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Genetically Altered Algae Increases Biomass for Biofuels

Martin Spaulding (Bob Elbert, Iowa State Univ.)

Martin Spalding (Bob Elbert, Iowa State Univ.)

An Iowa State University biologist has developed a process for genetically altering a strain of algae to increase its biomass content by up to 80 percent. This discovery, which can lead to enhanced production of biofuels from non-food sources, is available for licensing from the university’s technology transfer office.

Martin Spalding (pictured right), leads a team in Iowa State’s Department of Genetics, Development, and Cell Biology in Ames, that found a way of expressing certain genes in algae that increase the amount of photosynthesis in the plant, which leads to more biomass. When the two genes in Chlamydomonas reinhardti, a type of algae, are expressed (activated), they result in increased biomass production and photosynthesis under conditions amenable to industrial biofuel production.

Spaulding says in its natural form, algae are limited from growing faster because they don’t get enough carbon dioxide from the atmosphere. To get sufficient CO2, two genes in algae — LCIA and LCIB — are expressed to help capture and channel more carbon dioxide from the air into the cells to keep the algae alive and growing.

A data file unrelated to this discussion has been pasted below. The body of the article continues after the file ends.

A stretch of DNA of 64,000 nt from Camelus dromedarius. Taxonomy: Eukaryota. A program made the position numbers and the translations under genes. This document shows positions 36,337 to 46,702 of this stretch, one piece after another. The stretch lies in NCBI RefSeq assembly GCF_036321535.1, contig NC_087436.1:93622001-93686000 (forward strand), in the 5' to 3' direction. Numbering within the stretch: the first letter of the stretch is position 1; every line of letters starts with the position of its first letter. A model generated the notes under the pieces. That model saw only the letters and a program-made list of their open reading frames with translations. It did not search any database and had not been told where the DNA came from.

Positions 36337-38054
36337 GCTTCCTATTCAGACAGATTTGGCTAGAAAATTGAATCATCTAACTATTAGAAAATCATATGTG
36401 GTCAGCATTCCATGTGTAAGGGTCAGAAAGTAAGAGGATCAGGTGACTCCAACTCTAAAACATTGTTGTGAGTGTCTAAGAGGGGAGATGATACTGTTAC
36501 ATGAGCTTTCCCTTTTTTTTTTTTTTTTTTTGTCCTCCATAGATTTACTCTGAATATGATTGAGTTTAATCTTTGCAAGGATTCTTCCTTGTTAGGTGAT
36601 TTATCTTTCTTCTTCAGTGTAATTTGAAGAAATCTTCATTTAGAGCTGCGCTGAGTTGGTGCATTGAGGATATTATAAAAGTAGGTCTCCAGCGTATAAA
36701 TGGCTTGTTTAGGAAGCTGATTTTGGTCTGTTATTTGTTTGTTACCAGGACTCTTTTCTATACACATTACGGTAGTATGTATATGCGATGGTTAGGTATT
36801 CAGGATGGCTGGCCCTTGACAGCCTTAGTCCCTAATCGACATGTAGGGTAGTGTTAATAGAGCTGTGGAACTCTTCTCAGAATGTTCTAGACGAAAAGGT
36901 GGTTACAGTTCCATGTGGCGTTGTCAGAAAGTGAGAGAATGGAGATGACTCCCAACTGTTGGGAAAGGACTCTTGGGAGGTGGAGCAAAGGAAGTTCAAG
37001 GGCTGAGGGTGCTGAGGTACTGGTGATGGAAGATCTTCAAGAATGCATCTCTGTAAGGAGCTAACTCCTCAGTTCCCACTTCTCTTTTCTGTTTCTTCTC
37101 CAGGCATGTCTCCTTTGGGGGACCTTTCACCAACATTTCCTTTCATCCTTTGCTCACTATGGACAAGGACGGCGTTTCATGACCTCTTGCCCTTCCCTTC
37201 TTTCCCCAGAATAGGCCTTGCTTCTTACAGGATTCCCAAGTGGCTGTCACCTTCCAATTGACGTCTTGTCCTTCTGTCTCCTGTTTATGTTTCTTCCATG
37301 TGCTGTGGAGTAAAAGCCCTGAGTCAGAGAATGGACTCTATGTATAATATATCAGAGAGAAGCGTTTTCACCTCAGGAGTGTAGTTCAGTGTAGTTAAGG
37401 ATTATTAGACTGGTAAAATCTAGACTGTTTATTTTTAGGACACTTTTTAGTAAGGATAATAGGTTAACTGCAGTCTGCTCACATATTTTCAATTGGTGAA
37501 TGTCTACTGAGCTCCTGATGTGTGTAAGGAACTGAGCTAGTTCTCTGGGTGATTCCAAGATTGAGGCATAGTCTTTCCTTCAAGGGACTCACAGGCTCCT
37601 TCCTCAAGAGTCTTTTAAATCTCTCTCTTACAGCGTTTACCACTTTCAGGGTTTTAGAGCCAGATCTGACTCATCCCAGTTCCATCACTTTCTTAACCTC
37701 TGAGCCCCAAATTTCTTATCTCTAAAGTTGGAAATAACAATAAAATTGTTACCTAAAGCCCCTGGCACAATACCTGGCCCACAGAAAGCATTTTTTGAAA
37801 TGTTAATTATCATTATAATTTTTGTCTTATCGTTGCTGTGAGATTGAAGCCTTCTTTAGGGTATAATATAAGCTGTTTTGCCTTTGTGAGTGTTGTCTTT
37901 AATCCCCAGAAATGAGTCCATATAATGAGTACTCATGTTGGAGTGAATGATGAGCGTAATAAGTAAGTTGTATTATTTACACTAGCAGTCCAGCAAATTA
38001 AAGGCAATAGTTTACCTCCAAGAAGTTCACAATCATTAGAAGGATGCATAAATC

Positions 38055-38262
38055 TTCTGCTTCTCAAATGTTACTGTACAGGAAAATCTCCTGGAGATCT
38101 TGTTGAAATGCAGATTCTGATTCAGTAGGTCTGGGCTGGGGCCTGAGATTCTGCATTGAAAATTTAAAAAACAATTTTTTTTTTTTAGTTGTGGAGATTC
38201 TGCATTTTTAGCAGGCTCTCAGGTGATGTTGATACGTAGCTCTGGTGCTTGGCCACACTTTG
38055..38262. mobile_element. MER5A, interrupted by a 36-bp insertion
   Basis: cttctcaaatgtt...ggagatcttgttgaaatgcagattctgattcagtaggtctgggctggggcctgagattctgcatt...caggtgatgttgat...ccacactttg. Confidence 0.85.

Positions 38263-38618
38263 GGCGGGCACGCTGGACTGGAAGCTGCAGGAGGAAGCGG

LCIA and LCIB, however, work only in low concentrations of carbon dioxide. In higher CO2 concentrations, such as in soil near plant roots that are expiring carbon dioxide, the two genes shut down because the plant is already getting enough carbon dioxide.

Spalding’s team altered the behavior of the two genes to keep them operating even in the presence of more atmospheric CO2. The excess biomass then, through its natural photosynthesis process, becomes starch and increases the biomass starch by around 80 percent.

By using some existing mutated genes, Spalding can instruct the algae to make oil instead of starch. This process requires more energy and the process results in around a 50 percent increase in oil biomass.

Iowa State’s technology transfer office, the Iowa State University Research Foundation, says a patent is pending on the process, which became available for licensing earlier this month.

Read more: Process Turns Algae into Renewable Fuel, Cleans Wastewater

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